The selection of a tarot card binds the new with the old and highlights each act of Nobunaga the Fool, uniting the stars of the East and West in mythology and true legend. For this is the tale of The Lovers, one hailing from each star, drawn together by dream and destiny. On the Eastern star, a restyling of Japan in the Sengoku period, general Oda Nobunaga stands at the dawning of war, while Jeanne Kaguya d’Arc lives in a fairytale of provincial France. There she sees hellfire in her sleep, soon to be called awake by Nobu’s voice, just out of reach somewhere beyond a dream.
In the heat of battle between man and mech, so familiar yet quite unlike any anime of its kind, Nobu becomes suddenly aware of the magnitude of war. But close to a breakdown, he steels his heart and determines not to run or give up. When the nature of war changes, he says, the times change with it, and is determined not to let this turn of an era pass him by. As he makes this vow with his friends and fellow warriors Akechi Mitsuhide and Toyotomi Hideyoshi, a star seems to fall to bear witness. But this is the starship that carried Jeanne to the Star of the East, urged by a suitably eccentric Leonardo da Vinci to follow the call of her destiny, and journey to the land she’s seen in her only vision that doesn’t portend disaster.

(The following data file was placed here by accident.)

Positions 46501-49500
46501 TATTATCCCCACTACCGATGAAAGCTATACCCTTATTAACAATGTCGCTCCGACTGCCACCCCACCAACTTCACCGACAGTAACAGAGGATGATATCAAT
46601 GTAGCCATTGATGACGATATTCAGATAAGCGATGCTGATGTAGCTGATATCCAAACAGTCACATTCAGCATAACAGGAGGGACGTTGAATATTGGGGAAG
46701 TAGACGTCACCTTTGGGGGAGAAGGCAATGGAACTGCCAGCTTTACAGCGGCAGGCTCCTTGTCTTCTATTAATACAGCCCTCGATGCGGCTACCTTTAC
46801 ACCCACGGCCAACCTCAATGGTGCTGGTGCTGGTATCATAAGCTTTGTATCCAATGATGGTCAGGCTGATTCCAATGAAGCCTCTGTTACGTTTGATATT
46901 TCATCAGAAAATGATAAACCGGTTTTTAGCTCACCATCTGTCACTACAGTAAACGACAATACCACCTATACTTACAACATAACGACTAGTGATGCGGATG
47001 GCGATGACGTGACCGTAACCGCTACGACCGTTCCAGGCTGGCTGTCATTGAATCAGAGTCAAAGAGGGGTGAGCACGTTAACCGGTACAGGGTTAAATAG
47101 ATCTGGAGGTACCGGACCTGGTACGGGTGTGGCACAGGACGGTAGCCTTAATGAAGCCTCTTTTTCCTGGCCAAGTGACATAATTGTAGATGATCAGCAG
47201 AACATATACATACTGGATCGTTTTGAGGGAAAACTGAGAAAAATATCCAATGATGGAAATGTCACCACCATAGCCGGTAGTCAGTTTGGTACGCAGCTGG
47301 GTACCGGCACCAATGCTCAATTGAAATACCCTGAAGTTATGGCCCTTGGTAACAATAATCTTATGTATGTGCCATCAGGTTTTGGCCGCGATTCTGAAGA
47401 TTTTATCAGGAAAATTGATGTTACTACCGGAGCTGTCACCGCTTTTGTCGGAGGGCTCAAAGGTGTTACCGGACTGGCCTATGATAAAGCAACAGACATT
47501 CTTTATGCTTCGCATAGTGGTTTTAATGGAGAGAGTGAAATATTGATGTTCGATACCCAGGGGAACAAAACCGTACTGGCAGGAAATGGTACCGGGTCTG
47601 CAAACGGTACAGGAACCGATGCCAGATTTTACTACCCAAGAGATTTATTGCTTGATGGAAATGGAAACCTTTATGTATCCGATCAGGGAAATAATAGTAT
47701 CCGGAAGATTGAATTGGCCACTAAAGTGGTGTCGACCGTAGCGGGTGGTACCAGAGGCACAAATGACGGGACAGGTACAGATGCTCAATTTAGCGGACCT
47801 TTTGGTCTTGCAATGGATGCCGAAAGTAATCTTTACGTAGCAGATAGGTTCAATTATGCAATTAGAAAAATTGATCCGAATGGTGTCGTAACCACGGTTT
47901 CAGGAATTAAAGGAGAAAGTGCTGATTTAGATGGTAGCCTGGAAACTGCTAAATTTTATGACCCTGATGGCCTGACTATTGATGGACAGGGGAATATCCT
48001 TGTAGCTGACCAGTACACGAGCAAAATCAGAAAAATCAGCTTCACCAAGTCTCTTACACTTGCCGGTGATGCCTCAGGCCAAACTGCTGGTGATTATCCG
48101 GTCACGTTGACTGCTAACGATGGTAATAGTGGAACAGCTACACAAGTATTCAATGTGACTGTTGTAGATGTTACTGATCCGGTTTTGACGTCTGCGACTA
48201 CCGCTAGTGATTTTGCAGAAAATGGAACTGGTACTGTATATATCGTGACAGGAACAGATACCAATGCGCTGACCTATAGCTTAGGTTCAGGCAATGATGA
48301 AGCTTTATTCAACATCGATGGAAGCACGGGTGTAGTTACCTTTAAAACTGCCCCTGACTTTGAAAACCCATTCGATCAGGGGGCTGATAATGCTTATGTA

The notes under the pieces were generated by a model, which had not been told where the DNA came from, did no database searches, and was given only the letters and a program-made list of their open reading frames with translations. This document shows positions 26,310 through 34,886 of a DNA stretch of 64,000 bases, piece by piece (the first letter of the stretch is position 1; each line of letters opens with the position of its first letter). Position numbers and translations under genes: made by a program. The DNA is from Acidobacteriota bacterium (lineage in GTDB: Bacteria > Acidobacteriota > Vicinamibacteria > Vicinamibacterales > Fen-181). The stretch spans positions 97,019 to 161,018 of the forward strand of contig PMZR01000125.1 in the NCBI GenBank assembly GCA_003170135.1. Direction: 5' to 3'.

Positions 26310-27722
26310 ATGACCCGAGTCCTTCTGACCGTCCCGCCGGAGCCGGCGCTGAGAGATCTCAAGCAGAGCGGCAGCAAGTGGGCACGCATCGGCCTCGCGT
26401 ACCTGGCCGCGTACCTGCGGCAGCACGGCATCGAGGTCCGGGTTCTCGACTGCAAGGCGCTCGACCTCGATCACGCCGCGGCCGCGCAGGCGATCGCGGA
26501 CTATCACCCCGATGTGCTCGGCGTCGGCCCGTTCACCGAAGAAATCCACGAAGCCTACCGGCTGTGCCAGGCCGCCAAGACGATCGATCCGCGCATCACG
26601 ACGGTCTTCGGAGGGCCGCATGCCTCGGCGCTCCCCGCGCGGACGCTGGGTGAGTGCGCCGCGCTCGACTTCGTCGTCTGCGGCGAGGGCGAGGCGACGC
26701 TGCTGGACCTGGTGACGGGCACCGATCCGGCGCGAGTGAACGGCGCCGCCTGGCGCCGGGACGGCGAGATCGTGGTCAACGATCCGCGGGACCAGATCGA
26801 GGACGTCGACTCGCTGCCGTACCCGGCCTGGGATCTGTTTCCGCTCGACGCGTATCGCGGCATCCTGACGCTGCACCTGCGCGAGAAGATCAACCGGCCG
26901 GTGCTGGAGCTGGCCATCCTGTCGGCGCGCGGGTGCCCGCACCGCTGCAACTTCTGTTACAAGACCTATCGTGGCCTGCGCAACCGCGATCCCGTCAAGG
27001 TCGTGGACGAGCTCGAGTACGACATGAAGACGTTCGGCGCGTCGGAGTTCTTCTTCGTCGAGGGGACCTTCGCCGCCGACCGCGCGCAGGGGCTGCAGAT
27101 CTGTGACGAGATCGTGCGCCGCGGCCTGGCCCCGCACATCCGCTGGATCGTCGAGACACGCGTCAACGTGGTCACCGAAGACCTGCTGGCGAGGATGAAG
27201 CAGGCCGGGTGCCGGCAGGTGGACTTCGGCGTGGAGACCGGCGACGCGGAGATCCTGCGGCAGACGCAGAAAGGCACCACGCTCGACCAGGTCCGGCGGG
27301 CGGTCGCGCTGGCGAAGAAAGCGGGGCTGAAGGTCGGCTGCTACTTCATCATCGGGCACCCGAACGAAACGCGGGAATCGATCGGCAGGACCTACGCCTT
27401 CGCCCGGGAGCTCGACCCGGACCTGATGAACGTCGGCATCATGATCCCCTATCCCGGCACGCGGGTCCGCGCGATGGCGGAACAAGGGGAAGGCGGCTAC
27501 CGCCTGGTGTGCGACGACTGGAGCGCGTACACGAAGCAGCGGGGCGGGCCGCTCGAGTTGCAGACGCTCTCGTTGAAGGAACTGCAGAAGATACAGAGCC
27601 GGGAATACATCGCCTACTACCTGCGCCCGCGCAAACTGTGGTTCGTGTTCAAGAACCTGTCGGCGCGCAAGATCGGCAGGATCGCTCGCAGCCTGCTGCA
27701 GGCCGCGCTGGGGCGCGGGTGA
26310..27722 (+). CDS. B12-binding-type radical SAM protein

A lusciously captured period drama with fantastical and modern inserts, the animation is by turns serene, then tumultuous with its samurai-styled mechanical War Armours. In this astrophysical East-West divide, though, it is the Eastern planet that’s favoured for political and earthly development, making the Star of the West subsidiary but for Jeanne’s existence, and the fact that prescient inventor da Vinci supplies the planet with their mecha weapons.
The tone of the show is always in flux, even though for the most part it only has the one planet to manage. Regal and graceful one moment, it’s employing erroneous elements of its magical clash of extraordinary gentlemen or dire gender politics the next. To keep the political peace, and save the slander and speculation of having westerners following his crusade, Nobu makes Jeanne masquerade as a man called Ranmaru. Aside from keeping schtum that a woman is staying in his palace, the only other way this deception proves of use to the story is in having it exposed, in quite a literal sense with Jeanne’s many boob spillages.
This is balanced out to some degree by Nobu seiyu Mamoru Miyano’s sensitive and uninhibited performance, and the beauty derived from the series’ stage play origins. Movement between the stars is given striking definition by its contrasted colour palettes and music, France sounded by shimmering guitars and gentle strings, and Japan by deep brass and military bravado. The long, still conversations filled with courtly romance set against beatific backdrops is what drives the intrigue. But in the end, it fails to establish its attempted appeal to both drama and combat fans. Falling victim to the card of The Fool itself, its carefree imagination has a short-lived charm, before being sadly foiled for its ineptitudes.
Check out our review of Part 2.
Extras: English dub; clean opening/closing animation; also available from Sentai Filmworks